Finally, two contextual variables that might be important in the context of sub-Saharan Africa were added: transmission losses and control of corruption. Transmission losses take into account that infrastructure problems affect not only generation capacity but also transmission networks. It is assumed that, if the networks are congested, major transmission losses would occur. For corruption, the corruption index constructed by the Worldwide Governance Indicators project was used. This is one of the aggregate indicators of six broad dimensions of governance (voice and accountability, political stability and absence of violence/terrorism, government effectiveness, regulatory quality, rule of law, control of corruption? constructed by the Worldwide Governance Indicators project. The six aggregate indicators are based on 30 underlying data sources reporting the perceptions of governance of a large number of survey respondents and expert assessments worldwide. Details on the underlying data and indicators can be found in [38]. These indicators reflect perceptions of the extent to which public power is exercised for private gain, including both petty and grand forms of corruption, as well as 'capture' of the state by elites and private interests. It was expected that higher country corruption control levels lead to higher efficiency. Table 2 shows the descriptive statistics.


3. Results and discussion

3.1. Empirical results and hypothesis tests

Table 3 shows the estimated maximum likelihood parameters of the distance function and the inefficiency effect model. It shows that all the first order parameters were statistically significant and had the correct sign. Thus, the estimated distance function complied with all the expected theoretical properties. The conditions of regularity were satisfied at the sample mean, implying that the input-oriented distance function was non-decreasing and concave with respect to inputs and non-increasing and quasi-concave in outputs.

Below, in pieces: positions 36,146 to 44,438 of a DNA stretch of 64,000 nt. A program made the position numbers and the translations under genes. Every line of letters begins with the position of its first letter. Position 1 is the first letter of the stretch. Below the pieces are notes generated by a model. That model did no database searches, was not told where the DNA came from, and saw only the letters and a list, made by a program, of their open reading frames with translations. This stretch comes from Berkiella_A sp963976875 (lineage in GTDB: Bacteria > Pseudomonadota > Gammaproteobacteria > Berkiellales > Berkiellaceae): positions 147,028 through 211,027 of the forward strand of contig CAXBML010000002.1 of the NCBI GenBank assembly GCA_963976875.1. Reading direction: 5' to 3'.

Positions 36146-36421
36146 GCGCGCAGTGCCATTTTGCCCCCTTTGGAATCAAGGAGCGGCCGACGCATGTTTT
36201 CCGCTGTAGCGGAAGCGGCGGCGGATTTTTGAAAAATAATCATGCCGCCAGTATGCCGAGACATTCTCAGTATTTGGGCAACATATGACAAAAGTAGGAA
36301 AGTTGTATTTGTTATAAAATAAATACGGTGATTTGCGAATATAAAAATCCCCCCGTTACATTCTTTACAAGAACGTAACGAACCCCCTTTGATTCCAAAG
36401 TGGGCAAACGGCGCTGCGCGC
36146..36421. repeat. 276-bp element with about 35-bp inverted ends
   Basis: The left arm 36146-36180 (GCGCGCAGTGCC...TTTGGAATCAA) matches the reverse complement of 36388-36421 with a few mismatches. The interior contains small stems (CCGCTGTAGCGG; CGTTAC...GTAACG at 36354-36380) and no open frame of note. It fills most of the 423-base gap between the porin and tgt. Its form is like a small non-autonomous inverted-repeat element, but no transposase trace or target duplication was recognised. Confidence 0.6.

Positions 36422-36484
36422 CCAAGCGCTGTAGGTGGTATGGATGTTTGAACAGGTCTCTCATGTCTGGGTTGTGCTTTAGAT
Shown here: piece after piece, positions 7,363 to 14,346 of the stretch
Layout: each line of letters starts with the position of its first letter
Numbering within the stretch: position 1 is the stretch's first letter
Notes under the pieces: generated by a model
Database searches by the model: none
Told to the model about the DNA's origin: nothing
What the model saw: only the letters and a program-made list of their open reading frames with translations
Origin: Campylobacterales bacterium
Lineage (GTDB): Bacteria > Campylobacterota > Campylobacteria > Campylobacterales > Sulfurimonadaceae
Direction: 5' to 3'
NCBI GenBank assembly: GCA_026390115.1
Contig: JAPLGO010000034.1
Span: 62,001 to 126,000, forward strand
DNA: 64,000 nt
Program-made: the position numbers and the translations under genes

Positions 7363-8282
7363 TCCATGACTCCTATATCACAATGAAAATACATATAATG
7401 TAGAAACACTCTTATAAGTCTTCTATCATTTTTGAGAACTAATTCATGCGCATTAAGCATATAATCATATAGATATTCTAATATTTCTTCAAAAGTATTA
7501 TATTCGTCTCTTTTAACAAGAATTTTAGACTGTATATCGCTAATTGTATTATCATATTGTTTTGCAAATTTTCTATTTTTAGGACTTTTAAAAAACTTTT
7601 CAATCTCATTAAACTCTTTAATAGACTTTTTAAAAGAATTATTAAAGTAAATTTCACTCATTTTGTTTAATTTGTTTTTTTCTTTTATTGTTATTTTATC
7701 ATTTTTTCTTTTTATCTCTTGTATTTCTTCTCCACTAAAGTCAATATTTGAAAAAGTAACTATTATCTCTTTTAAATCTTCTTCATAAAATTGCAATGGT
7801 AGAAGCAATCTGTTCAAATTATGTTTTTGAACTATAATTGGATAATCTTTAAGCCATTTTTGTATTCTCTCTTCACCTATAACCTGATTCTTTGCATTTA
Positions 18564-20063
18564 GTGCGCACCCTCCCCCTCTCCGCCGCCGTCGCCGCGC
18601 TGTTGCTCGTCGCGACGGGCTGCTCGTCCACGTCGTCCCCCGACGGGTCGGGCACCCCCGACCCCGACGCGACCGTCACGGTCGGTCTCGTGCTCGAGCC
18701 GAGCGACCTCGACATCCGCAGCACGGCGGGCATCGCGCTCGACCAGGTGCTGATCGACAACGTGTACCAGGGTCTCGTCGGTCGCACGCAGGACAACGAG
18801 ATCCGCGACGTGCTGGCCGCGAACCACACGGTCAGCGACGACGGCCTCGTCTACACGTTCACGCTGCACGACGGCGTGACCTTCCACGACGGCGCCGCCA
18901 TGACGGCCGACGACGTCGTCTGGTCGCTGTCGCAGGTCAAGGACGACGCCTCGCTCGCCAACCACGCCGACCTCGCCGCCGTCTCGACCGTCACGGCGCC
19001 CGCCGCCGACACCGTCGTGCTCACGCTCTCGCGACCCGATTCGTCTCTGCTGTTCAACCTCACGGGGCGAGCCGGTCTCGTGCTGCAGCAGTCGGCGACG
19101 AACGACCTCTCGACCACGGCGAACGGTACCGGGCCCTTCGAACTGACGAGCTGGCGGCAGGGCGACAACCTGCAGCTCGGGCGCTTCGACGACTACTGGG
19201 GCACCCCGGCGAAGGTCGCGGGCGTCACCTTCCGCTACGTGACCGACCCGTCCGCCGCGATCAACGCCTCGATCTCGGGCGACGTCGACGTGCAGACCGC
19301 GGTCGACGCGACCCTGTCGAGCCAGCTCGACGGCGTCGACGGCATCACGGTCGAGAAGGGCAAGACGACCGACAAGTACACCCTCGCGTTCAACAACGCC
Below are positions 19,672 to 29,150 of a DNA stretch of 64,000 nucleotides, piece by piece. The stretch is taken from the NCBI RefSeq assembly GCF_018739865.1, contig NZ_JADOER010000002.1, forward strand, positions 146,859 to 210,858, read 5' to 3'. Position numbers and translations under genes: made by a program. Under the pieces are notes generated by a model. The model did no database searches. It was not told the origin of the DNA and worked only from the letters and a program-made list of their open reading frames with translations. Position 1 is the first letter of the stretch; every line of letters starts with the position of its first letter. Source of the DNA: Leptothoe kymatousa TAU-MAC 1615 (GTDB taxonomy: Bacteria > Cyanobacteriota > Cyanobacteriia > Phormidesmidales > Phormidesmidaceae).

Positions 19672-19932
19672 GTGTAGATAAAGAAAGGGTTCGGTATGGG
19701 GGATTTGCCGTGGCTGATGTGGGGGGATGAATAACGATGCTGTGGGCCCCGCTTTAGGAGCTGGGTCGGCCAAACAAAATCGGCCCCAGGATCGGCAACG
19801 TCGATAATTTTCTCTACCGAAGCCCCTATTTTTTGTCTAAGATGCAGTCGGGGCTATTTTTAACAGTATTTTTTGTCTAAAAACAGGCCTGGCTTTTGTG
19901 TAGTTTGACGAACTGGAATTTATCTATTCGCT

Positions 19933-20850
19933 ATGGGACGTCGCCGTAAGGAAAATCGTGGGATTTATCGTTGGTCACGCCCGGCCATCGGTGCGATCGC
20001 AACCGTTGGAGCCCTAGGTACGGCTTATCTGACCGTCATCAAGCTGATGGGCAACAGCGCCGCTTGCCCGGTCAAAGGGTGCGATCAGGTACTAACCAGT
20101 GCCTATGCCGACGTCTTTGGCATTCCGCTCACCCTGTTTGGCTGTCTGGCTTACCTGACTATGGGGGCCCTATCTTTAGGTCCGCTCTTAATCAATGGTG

The variables were calculated from deviations in their geometric averages, therefore the first order coefficients (see from second to fifth rows in Table 3) are the estimations of the elasticities in the sample mean. Moreover, the variance parameters, sigma-squared and gamma, were statistically significant at a 5% level and the estimated value of parameter gamma was 0.9987. This showed that the effects associated with the inefficiency were more significant than those related to the statistical noise. Hypotheses tests were applied regarding the restrictions placed on the functional form of the distance function to justify the methodology adopted. The results of these tests are given in Table 4.

All tests were performed with respect to the unrestricted translog model [39, 40]. The first step was to test whether a Cobb-Douglas specification was an adequate representation of the technology and, as Table 4 shows, the null hypothesis was rejected (see first row). Secondly, it was tested whether the utility dummy, which captures the specific effect, was zero. Again, the null hypothesis was rejected (see second row in Table 4).

The remaining tests are concerned with the specification of the effects of inefficiency. Firstly, the hypothesis of the non-existence of technical efficiency in the error term was tested and rejected (see third row in Table 4). Finally, the null hypothesis that the variables included in the inefficiency effect model have no effect on the level of technical inefficiency was tested and rejected (see last row in Table 4). This meant that the explanatory variables included (as a whole) affected utilities' efficiency (even though when taken individually some might not be significant).

The results of the inefficient model imply that the variables explain the level of inefficiency. A negative parameter means that inefficiency decreases when the value of the variable increases. The coefficients associated with density, load factor and country corruption index variables indicated that a higher density, a higher load factor and an improvement in the country corruption index contribute to reduce inefficiency. Moreover, the coefficient linked to time trend showed that electric utilities' efficiency improved during the analysed period. Density in consumption, country corruption index and time trend were statistically significant at usual levels (95%). Meanwhile, load factor was statistically significant at 90%. On the other hand, the transmission losses parameter showed a positive sign but was not significant. In spite of this, these were not removed from the model because of the result of the tests on the joint significance of the determinants of inefficiency (see Table 2). The null hypothesis, that the variables included in the inefficiency model have no effect on technical inefficiency, was rejected. This fact indicates that the included explanatory variables jointly influence utility efficiency even though, when taken individually, some may not be significant (see Table 4).

3.2 The efficiency evolution